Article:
Frugal Friday Super Scary Halloween Edition

I know you’re thinking that Halloween has already passed and that I should have a different name for the October frugal round-up. But I wanted to remind everybody that now is the best time to purchase next year’s costume and Scary Halloween candy. Of course, if you have kids you can just set aside what they gathered this year trick-or-treating to give out next year.

It was a good month in the frugalosphere. Pragmatic Environmentalism pointed out that an IUD is the most cost effective of the non-abstinence methods of contraception. And Not Made of Money shared a tip for saving money on tailgate parties: hold them in your backyard to save on game tickets and parking.

Provident Planning had an important post Do It Yourself: Why Your Time Is Not Worth As Much As You Think. The author doesn’t quite say it, but the idea is that if you have time to read blogs you’ve got time to knit your own Swiiffer pads. It’s really just economics. If there is uncompensated leisure time in your day, then the marginal value of your time must be zero. You can’t argue with math.

Speaking of making your own stuff in your "free" time, we got two great new recipes. Living Cheap Now showed us how to make our own starch for ironing using corn starch. And Out of Debt Again shared a recipe for vanilla using vanilla beans.

Out of Debt Again also had a great tip on that recurring topic of frugal concern, the budget-busting cost of toilet paper. Apparently, at the right stores you can buy commercial-sized TP rolls. They may be more expensive on a per-roll basis, and they won’t fit in your home dispensers, but on a cost-per-square-foot basis they’re 25% cheaper.

Of course, using the commercial TP will leave you with extra rolls of the ordinary kind.  Not to worry, Frugal Girls has detailed instructions on how to make an "oh-so-cute" pumpkin you can use as a centerpiece using an ordinary (non-frugal size) roll of toilet paper.

Of course, pumpkins and Halloween occasioned a lot of tips last month. Kitchen Stewardship shared techniques for freezing unused pumpkin in ice trays, so as not to let any of this precious resource go to waste. Frugal Upstate gave no fewer than 12 ideas of what to do with left over candy, including my favorite, baking it into a leftover candy cake.

Frugal Upstate also had a great rundown of inexpensive costume ideas for the kids that you’ll want to bookmark for next year. One of them was "Hooker." Upstate or not, it’s still New York.

But regardless of the season, we frugalists continue on our journey. And sometimes that journey brings philosophical questions worthy of the finest Talmudic scholars.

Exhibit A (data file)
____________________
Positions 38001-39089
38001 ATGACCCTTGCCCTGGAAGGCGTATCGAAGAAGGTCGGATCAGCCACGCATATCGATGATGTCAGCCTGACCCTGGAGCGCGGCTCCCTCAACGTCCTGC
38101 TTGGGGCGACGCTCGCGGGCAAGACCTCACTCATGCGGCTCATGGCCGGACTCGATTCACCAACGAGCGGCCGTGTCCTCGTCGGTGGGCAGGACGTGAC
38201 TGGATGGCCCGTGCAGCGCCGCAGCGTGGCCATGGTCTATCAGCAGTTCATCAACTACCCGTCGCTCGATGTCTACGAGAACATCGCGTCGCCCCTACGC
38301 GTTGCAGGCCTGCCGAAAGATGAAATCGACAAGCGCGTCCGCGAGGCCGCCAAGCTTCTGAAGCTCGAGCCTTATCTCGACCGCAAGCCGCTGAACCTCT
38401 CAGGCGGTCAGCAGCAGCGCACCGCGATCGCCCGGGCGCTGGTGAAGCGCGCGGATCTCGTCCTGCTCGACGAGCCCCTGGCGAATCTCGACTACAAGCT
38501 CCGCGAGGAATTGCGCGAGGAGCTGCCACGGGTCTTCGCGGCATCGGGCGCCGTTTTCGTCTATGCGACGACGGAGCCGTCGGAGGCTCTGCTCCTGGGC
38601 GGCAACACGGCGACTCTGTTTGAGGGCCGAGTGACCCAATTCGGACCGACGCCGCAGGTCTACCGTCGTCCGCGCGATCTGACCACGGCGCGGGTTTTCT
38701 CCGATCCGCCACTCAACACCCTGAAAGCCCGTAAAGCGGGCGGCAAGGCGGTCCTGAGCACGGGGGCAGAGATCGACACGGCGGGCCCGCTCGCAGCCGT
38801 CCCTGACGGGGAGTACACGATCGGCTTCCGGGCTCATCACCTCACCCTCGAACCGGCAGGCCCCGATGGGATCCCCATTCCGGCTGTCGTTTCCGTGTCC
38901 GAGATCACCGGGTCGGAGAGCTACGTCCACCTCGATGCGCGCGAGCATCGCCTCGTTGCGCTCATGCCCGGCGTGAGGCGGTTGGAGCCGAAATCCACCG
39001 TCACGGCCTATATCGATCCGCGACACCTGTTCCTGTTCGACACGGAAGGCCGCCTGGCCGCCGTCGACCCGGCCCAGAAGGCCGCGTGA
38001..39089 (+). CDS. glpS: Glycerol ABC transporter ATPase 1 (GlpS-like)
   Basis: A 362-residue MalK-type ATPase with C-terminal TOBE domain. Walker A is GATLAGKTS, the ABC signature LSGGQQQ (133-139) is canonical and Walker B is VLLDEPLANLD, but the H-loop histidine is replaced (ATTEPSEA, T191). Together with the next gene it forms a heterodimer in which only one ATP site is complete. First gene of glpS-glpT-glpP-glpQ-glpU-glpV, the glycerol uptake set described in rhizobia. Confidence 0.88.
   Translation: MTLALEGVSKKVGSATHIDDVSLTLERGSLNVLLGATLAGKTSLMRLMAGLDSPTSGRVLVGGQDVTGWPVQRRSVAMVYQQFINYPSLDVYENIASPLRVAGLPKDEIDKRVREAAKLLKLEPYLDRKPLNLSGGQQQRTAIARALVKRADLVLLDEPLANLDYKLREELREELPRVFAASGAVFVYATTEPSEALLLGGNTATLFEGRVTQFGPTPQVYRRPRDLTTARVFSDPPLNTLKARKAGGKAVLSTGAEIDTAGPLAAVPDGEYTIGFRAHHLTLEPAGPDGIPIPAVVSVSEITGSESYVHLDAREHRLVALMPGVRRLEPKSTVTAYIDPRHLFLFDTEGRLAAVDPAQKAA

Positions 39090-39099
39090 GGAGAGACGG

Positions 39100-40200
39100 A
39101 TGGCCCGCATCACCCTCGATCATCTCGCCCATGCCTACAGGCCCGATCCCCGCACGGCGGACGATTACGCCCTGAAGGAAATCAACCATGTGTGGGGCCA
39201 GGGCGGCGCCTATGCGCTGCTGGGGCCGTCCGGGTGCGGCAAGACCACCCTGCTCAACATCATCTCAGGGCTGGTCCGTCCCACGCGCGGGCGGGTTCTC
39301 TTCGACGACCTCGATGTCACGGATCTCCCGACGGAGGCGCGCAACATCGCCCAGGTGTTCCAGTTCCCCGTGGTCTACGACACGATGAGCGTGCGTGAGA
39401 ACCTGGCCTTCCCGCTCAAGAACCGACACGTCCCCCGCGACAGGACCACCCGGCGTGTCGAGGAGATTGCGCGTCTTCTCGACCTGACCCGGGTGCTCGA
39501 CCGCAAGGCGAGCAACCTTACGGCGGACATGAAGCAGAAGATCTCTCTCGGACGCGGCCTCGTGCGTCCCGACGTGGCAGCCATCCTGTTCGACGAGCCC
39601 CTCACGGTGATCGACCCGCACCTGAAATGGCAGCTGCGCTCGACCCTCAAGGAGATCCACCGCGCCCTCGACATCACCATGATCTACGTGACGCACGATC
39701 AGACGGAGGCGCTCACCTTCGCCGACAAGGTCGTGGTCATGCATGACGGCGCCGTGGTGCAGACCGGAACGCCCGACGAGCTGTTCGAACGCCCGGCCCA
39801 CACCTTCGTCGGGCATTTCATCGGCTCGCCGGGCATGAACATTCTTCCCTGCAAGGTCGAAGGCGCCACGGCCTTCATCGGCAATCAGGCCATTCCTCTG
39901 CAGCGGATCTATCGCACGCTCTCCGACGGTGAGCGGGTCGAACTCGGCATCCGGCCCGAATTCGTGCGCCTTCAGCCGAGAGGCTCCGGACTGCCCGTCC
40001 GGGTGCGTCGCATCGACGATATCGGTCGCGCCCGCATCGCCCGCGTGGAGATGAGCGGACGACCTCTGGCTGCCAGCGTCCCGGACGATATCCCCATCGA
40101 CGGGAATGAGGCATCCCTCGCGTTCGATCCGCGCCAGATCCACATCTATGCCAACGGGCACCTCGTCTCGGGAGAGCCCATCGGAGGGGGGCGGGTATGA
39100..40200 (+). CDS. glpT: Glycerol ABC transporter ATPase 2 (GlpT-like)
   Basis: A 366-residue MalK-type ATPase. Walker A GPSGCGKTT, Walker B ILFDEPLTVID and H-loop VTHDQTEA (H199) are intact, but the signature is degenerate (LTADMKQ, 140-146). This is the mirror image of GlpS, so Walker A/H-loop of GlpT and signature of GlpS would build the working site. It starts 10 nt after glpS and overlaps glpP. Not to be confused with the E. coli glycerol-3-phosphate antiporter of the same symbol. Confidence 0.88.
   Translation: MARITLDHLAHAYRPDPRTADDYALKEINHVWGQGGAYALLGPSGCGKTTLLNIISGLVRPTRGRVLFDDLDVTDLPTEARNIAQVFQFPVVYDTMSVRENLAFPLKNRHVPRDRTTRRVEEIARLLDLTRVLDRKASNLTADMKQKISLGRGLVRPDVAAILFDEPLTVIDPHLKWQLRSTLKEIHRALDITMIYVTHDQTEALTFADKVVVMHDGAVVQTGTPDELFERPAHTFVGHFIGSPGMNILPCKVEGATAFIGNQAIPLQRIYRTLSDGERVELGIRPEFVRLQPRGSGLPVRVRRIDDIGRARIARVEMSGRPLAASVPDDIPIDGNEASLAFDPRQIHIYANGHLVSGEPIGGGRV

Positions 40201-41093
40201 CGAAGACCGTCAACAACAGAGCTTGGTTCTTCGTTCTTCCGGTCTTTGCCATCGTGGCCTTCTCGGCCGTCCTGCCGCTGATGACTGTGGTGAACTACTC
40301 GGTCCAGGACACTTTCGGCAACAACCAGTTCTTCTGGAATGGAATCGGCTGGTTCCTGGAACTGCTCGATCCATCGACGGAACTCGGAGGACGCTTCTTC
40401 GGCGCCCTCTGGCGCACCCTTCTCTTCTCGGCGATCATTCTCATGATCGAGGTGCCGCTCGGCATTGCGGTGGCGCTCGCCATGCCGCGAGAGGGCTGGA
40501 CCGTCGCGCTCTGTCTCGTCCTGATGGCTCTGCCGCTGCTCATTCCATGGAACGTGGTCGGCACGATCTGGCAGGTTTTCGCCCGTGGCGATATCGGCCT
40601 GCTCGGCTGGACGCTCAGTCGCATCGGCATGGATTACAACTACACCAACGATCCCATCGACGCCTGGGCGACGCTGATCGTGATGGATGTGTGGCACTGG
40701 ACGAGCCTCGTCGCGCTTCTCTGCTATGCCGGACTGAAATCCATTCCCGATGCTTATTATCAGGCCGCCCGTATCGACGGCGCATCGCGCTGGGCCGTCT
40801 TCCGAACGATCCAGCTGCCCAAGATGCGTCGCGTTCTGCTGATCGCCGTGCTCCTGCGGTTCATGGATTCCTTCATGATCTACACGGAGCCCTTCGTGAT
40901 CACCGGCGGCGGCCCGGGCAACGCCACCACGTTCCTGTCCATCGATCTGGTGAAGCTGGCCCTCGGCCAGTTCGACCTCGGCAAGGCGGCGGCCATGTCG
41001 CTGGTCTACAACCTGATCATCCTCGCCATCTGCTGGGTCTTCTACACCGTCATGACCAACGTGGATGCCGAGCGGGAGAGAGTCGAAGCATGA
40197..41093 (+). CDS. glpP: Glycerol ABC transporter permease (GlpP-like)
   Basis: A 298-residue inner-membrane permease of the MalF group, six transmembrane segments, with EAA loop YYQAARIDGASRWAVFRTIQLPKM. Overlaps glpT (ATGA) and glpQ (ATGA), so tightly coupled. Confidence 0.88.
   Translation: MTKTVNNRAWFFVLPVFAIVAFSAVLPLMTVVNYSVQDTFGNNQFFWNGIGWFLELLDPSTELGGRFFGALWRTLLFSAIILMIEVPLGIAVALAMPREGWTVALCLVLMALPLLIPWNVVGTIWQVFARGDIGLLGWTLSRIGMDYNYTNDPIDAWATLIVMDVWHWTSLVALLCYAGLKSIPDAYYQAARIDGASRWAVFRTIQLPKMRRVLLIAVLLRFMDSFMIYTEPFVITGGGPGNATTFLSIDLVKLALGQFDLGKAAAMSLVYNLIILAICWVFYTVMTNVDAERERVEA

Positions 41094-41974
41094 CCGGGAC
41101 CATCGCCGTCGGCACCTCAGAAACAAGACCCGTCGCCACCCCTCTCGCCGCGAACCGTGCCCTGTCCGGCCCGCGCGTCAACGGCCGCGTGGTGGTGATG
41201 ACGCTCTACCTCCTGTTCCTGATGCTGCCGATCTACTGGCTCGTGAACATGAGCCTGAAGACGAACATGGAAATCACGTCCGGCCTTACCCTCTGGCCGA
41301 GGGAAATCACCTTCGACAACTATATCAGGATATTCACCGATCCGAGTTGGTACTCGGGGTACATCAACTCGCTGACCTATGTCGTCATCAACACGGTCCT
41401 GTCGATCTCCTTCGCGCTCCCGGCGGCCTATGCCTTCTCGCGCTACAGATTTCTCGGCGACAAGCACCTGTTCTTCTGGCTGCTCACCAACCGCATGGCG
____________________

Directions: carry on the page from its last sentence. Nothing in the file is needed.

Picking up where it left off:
Clever Dude quoted from a news story about a new UN program to send food vouchers to Iraqi refugees via cell phone texts. Not so cleverly, Mr. Dude asks why people with cell phone texting plans need $22 worth of food aid per family every other month. Silly Dude. This is just another example of how cell phones can save you money.

The Red Stapler Chronicles had an obviously scientific rundown of the The Most Common Things People Steal. The ethics of most of them have already been settled by our best frugal thinkers. (For example, sneaking food into a theatre is okay, sneaking into a movie you haven’t paid for is not.) But the post posed a new conundrum: is it okay to charge your cell phone at work to save on your electric bill? I say yes. It should be no more ethically questionable than using the bathroom before you leave work to save on your water bill.

But by far the biggest frugal ethics imponderable of the month was from The Simple Dollar. In a post that was part of its Ethical Frugality Week, a reader confessed to having refilled her husband’s expensive shampoo bottle with a cheap substitute. Of course, hubby has not noticed the difference. (Expensive products are always identical to cheap ones.) Should the wife fess up and tell the husband, or just continue secretly topping off his prestigious bottle with the cheap stuff?

On the one hand, as long as the husband never reflects on why he hasn’t needed a new bottle of shampoo in ten years, what he doesn’t know won’t hurt him. And he may not like finding out that he was experimented on.

But I believe that frugal ethics require the wife to tell the husband. Because as it is, the wife is depriving the husband of the joy of knowing that he is being frugal. After all, being frugal is not about saving money, in fact actually saving money is not necessary. It is about knowing that you are saving money.


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